Through extensive research, the Government of Canada and other national and international agencies have identified and validated nine essential skills. These skills are used in nearly every occupation and throughout daily life in different ways.

A series of CCDA-endorsed tools have been developed to support apprentices in their training and to be better prepared for a career in the trades. The tools can be used independently or with the assistance of a tradesperson, trainer, employer, teacher or mentor to:

  • understand how essential skills are used in the trades;
  • learn about individual essential skills strengths and areas for improvement; and
  • improve essential skills and increase success in an apprenticeship program.

Tools are available online or for order.

The essential skills profile for the appliance service technician trade indicates that the most important essential skills are document use, oral communication and decision making.

The application of these skills may be described throughout this document within the competency statements which support each subtask of the trade. The following are summaries of the requirements in each of the essential skills, taken from the essential skills profile. Here is a link to the complete essential skills profile.

Agricultural equipment technicians read documents such as service bulletins, instruction and service manuals, brochures, pamphlets and work orders to diagnose problems, determine repairs and determine operation of machinery. They may also read farm periodicals to broaden their agricultural knowledge. They read safety related information such as Material Safety Data Sheets (MSDS) to learn how to safely handle hazardous materials.

Documents that agricultural equipment technicians work with include work orders, checklists, and service manuals. They also consult and interpret a variety of graphs, charts and technical drawings such as tables, sketches and schematics.

Agricultural equipment technicians write detailed notes and descriptions about jobs. They must write detailed notes to keep records of their observations and recommendations for themselves, manufacturers, colleagues and clients.

Agricultural equipment technicians use numeracy skills to take a variety of measurements such as tolerances, rates of flow and pressure. They also calculate perimeters, volumes and areas. They may estimate and calculate labour time to prepare repair quotes and invoices.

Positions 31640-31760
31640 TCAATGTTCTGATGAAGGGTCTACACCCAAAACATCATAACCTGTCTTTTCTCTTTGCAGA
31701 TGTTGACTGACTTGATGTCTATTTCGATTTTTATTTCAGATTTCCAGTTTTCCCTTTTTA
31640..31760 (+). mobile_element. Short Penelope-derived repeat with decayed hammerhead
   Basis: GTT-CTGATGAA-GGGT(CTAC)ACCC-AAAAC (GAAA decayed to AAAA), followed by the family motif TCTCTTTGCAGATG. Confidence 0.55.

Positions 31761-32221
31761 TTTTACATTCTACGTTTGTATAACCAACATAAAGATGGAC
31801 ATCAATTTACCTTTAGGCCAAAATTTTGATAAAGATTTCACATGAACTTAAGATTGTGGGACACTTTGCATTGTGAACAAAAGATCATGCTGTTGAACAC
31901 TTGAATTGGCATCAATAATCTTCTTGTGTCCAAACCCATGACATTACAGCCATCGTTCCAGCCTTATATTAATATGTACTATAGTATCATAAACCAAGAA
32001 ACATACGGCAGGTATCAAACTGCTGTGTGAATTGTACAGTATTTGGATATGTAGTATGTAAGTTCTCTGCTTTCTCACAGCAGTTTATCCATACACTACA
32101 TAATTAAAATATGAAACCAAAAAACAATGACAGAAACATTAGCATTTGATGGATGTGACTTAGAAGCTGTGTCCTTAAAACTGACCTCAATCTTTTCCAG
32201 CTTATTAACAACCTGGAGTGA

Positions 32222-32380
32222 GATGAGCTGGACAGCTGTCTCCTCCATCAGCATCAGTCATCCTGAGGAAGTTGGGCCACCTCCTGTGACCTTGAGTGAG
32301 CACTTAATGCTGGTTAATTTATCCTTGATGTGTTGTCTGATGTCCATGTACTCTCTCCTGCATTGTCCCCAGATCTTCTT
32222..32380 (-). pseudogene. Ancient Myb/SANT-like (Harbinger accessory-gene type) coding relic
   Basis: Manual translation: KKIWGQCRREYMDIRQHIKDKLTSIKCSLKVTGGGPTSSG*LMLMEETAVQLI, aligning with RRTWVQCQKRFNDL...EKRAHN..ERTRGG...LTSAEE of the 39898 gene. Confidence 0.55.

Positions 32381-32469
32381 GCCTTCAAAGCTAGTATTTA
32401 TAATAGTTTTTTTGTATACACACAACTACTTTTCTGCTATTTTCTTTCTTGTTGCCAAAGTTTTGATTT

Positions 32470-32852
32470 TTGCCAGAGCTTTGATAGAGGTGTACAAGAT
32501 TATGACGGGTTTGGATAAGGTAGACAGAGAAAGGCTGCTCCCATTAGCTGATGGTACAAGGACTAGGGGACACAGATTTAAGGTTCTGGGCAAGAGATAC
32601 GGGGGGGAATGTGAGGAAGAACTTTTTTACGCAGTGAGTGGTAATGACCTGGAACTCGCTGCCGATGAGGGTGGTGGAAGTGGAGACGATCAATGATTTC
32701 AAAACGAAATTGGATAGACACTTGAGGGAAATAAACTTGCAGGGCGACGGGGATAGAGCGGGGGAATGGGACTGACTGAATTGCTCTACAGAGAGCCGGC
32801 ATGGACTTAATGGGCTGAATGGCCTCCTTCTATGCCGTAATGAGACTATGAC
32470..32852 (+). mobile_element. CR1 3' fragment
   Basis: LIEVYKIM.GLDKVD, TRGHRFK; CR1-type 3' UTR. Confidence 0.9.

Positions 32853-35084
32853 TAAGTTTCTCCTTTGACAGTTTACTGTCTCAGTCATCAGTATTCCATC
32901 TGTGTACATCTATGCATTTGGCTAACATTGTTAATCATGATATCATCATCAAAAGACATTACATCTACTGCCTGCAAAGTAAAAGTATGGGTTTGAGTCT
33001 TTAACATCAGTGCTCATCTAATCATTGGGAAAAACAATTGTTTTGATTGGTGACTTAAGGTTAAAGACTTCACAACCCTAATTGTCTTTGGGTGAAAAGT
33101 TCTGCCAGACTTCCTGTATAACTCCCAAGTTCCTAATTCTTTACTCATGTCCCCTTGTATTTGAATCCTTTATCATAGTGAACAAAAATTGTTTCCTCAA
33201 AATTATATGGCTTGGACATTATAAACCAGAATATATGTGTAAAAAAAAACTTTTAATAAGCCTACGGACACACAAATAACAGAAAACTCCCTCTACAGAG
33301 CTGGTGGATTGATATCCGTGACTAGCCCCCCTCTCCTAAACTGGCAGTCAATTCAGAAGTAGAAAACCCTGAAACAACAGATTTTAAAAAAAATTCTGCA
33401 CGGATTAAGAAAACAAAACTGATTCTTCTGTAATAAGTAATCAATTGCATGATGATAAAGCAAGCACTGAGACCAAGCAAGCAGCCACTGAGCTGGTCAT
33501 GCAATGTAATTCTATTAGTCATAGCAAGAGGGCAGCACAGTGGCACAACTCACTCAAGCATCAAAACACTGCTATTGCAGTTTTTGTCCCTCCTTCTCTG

Agricultural equipment technicians use oral communication skills to discuss job details with colleagues, apprentices, manufacturers and clients. They need the ability to translate technical information to common terms. They may also instruct and instil understanding and knowledge of equipment to clients when assisting in setting up new machines.

Problem solving skills are used by agricultural equipment technicians to diagnose the cause of problems. Agricultural equipment technicians use decision making skills to decide the course of action to recommend after identifying the problem. They plan and organize their work in order to accomplish their tasks efficiently.

Agricultural equipment technicians use databases to access customer information, specifics of previously completed work and details on parts information and prices. They use communications software such as email to exchange information with manufacturers, colleagues and clients. They use diagnostic equipment that runs software applications and codes to determine operational data. They may access specifications, technical drawings and training materials through the Internet, CDs and DVDs.

Agricultural equipment technicians mostly work independently but they may seek advice and assistance from other technicians. At farm sites, they work in close communication with the client.

Agricultural equipment technicians learn by talking to colleagues, manufacturers and service managers and by reading trade specific publications, operators manuals and repair manuals. They read bulletins about new products and specific problems. They may attend in-house presentations or training from manufacturers. They also continuously learn through a variety of work experiences.

Acknowledgements

The CCDA and HRSDC wish to express sincere appreciation for the contribution of the many tradespersons, industrial establishments, professional associations, labour organizations, provincial and territorial government departments and agencies, and all others who contributed to this publication.

Special acknowledgement is extended by HRSDC and the CCDA to the following representatives from the trade.

  • Kevin Brandics - Alberta
  • Eric Deziel - Ontario
  • Philip Eggerman - Saskatchewan
  • Doug Havenga - Prince Edward Island
  • Serge Lamarche - Ontario
  • Bryce Lawson - New Brunswick
  • Justin Meena - Saskatchewan
  • Morgan Salsman - Nova Scotia
  • Scott Unrau - Manitoba

This analysis was prepared by the Labour Market Integration Directorate of HRSDC. The coordinating, facilitating and processing of this analysis were undertaken by employees of the NOA development team of the Trades and Apprenticeship Division. The host jurisdiction of Saskatchewan also participated in the development of this NOA.

Comments or questions about National Occupational Analyses may be forwarded to:

Trades and Apprenticeship Division
Labour Market Integration Directorate
Employment and Social Development Canada
140 Promenade du Portage, Phase IV, 6th Floor
Gatineau, Quebec  K1A 0J9
Email: redseal-sceaurouge@hrsdc-rhdcc.gc.ca